How the Apple Watch Series 2's 'swim-proof' technology works

Posted:
in Apple Watch
At its press event on Wednesday, Apple made a big deal out of the Apple Watch Series 2 being "swim-proof" -- here's how the technology operates, and what its limitations are.




Apple has developed new seals and adhesives, which it says should keep water out of all but one of the potential entry points in the Watch's design. In fact the Series 2 is rated as waterproof to a depth of 50 meters, though Apple cautions that it shouldn't be used "scuba diving, waterskiing, or [in] other activities involving high-velocity water or submersion below shallow depth."

The one place where water can still enter is the speaker port, since in normal use it needs air to generate sound. To get around this Apple has re-engineered its technology, such that when a person ends a workout the speaker can vibrate to force out any trapped liquid.

#AppleWatch #series2 Swim sessions lock, blank screen. Dial Dig Crown & it wakes, blows out water from 🔊 with audio! pic.twitter.com/Fz6imNHwWn

-- Daniel Eran Dilger (@DanielEran)



In fact, this function is tied to the Workout app's two swimming modes -- "Pool Swim" and "Open Water Swim" -- which also lock and blank the screen. The speaker purge will happen automatically once users spin the crown to wake the Watch.

Shutting off the screen serves a few purposes. On a basic level it reduces the chances of any electrical faults, or any false inputs, since water plays havoc with touchscreen interfaces. It also saves battery life, since even if water didn't create touch problems, swimming doesn't lend itself to glancing at a smartwatch.

Preorders for the Series 2 start on Friday, in advance of the first shipments arriving on Sept. 16.
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Comments

  • Reply 1 of 21
    Rayz2016Rayz2016 Posts: 3,506member
    *Sits impatiently, tapping credit card on desk*

    TurboPGTppartekimpscooter63stardustagwatto_cobra
  • Reply 2 of 21
    Rayz2016Rayz2016 Posts: 3,506member
    Can I buy it yet?
    TurboPGT
  • Reply 3 of 21
    Rayz2016Rayz2016 Posts: 3,506member
    How 'bout now?
    TurboPGT
  • Reply 4 of 21
    Rayz2016Rayz2016 Posts: 3,506member
    How 'bout now?
    TurboPGTpscooter63
  • Reply 5 of 21
    The speaker ejecting the water is really freakin cool.
    ppartekimpscooter63repressthiswatto_cobra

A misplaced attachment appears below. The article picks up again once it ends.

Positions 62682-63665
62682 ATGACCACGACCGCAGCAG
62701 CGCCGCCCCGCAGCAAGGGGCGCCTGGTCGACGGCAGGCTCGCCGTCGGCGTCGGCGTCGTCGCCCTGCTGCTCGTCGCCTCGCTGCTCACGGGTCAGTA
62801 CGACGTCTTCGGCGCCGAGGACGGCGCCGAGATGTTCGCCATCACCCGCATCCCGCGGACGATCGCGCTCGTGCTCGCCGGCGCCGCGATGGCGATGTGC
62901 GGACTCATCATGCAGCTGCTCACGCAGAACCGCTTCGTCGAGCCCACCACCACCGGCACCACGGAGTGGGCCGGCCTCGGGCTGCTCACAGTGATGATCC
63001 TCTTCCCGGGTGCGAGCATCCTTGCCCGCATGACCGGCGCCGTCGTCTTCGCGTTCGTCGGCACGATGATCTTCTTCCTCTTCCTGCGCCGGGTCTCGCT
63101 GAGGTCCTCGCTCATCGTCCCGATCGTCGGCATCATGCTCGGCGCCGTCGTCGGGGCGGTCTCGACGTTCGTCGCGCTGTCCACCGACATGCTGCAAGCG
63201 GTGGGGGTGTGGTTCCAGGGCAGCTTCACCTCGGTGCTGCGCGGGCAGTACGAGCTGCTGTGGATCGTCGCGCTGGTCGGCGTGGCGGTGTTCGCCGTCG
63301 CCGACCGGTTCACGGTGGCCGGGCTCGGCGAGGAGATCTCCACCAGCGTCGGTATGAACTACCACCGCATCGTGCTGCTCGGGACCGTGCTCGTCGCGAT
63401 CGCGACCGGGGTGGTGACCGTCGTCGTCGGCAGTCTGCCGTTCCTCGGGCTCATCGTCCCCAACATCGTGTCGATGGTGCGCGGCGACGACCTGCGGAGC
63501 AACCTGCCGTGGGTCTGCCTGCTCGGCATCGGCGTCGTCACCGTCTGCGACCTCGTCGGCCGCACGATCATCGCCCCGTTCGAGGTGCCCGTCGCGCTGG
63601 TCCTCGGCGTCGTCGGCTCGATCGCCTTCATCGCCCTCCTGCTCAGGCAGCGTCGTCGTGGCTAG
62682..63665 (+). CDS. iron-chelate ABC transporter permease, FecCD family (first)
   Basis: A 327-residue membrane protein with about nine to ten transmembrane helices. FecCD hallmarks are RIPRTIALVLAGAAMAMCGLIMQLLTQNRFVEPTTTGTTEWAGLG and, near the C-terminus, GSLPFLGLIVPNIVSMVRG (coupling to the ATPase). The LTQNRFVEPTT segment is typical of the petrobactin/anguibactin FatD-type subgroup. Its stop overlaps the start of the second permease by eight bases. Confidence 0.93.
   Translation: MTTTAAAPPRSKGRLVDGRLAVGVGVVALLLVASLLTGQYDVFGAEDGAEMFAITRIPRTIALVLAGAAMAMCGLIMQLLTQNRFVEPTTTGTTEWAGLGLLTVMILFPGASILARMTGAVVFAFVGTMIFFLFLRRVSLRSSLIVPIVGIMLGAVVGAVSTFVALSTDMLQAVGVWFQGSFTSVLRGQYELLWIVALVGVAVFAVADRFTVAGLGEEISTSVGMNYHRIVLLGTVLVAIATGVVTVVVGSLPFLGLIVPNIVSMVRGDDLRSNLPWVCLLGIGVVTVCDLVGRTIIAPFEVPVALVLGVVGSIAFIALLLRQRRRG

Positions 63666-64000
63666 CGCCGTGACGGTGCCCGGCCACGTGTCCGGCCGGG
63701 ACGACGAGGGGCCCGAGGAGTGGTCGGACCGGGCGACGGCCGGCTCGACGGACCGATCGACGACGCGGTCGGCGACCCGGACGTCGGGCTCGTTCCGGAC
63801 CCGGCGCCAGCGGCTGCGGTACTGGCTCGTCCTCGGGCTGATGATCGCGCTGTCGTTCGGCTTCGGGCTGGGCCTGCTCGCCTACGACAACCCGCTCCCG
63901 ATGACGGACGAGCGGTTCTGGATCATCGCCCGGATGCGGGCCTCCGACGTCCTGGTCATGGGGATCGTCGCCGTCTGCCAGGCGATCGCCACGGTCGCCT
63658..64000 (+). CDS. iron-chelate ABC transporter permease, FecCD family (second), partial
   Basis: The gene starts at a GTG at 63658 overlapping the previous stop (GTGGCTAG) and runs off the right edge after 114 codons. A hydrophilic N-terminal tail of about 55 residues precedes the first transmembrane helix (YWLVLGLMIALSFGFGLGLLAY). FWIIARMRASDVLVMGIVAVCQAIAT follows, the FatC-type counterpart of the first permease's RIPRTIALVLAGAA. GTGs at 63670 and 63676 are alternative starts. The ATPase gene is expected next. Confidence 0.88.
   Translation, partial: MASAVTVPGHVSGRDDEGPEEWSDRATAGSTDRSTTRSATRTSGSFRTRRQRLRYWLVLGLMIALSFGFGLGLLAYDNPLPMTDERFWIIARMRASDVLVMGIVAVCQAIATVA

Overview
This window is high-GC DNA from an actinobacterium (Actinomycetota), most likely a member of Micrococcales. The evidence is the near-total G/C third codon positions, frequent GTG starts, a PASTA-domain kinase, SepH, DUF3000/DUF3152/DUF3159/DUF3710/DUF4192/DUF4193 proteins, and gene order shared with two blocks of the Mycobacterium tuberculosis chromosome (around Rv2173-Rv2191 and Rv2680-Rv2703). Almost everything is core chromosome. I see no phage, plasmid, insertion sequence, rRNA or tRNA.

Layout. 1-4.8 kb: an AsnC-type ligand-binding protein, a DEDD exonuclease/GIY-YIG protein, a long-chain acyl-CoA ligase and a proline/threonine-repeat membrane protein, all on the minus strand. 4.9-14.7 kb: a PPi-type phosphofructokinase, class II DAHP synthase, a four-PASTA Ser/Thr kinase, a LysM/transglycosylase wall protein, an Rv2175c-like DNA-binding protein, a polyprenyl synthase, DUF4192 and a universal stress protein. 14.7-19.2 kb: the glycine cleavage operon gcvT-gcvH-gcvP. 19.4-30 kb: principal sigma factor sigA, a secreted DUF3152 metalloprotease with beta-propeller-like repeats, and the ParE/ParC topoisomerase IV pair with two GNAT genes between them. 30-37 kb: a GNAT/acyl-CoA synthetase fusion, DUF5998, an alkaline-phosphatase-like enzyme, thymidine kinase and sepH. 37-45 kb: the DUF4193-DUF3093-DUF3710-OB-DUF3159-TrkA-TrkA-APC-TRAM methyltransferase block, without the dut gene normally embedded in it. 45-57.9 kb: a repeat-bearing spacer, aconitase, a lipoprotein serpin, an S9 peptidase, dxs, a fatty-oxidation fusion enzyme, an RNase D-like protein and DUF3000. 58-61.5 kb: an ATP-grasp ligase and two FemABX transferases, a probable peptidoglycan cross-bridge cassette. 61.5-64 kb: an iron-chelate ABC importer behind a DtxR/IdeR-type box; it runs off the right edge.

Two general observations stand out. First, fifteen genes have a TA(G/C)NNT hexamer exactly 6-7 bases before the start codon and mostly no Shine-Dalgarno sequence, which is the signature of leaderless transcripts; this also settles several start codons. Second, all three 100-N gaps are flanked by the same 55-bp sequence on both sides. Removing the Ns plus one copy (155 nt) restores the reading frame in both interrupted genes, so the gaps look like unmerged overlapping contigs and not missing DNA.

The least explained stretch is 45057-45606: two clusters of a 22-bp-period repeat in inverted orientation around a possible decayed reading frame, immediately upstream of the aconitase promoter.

• Reply 6 of 21
    Sort of curious if there's any word on salt water/ocean concerns.  Water proofed, yes, but would the salt corrode any of the internal parts, seals, or adhesives over time...faster than fresh water?
    cbpprepressthis
  • Reply 7 of 21
    "...swimming doesn't lend itself to glancing at a smartwatch."

    What? Of course it does. Without a clock there is no workout. Swimming is ALL ABOUT the clock, and a smart watch would be very useful in this capacity. There is a reason every swim team has a giant pace clock on the deck.
    repressthis
  • Reply 8 of 21
    mike1mike1 Posts: 1,619member
    Jeff R said:
    "...swimming doesn't lend itself to glancing at a smartwatch."

    What? Of course it does. Without a clock there is no workout. Swimming is ALL ABOUT the clock, and a smart watch would be very useful in this capacity. There is a reason every swim team has a giant pace clock on the deck.
    Not everybody swims to beat the clock. For many, it's a workout. They count laps, not speed.
    proximityeffect
  • Reply 9 of 21
    macxpressmacxpress Posts: 4,234member
    TurboPGT said:
    The speaker ejecting the water is really freakin cool.

    It sounds awesome....but I want to see it actually work. Huge kudos to Apple if this is working. I know they did tons of testing. These are the little things you just never see on a Samsung phone or something like that because it takes months of engineering to correctly implement. 
    edited September 2016 pscooter63lenawatto_cobra
  • Reply 10 of 21
    I wonder how salt water immersion works, as compared to fresh? Corrosion possibilities?

  • Reply 11 of 21
    So, you have to actively engage "swim" mode.. shouldn't this be a default setting to protect against unintended submersion (i.e. spills, splashes, rainstorms, etc..)?
    edited September 2016
  • Reply 12 of 21
    Rayz2016Rayz2016 Posts: 3,506member
    vnv01 said: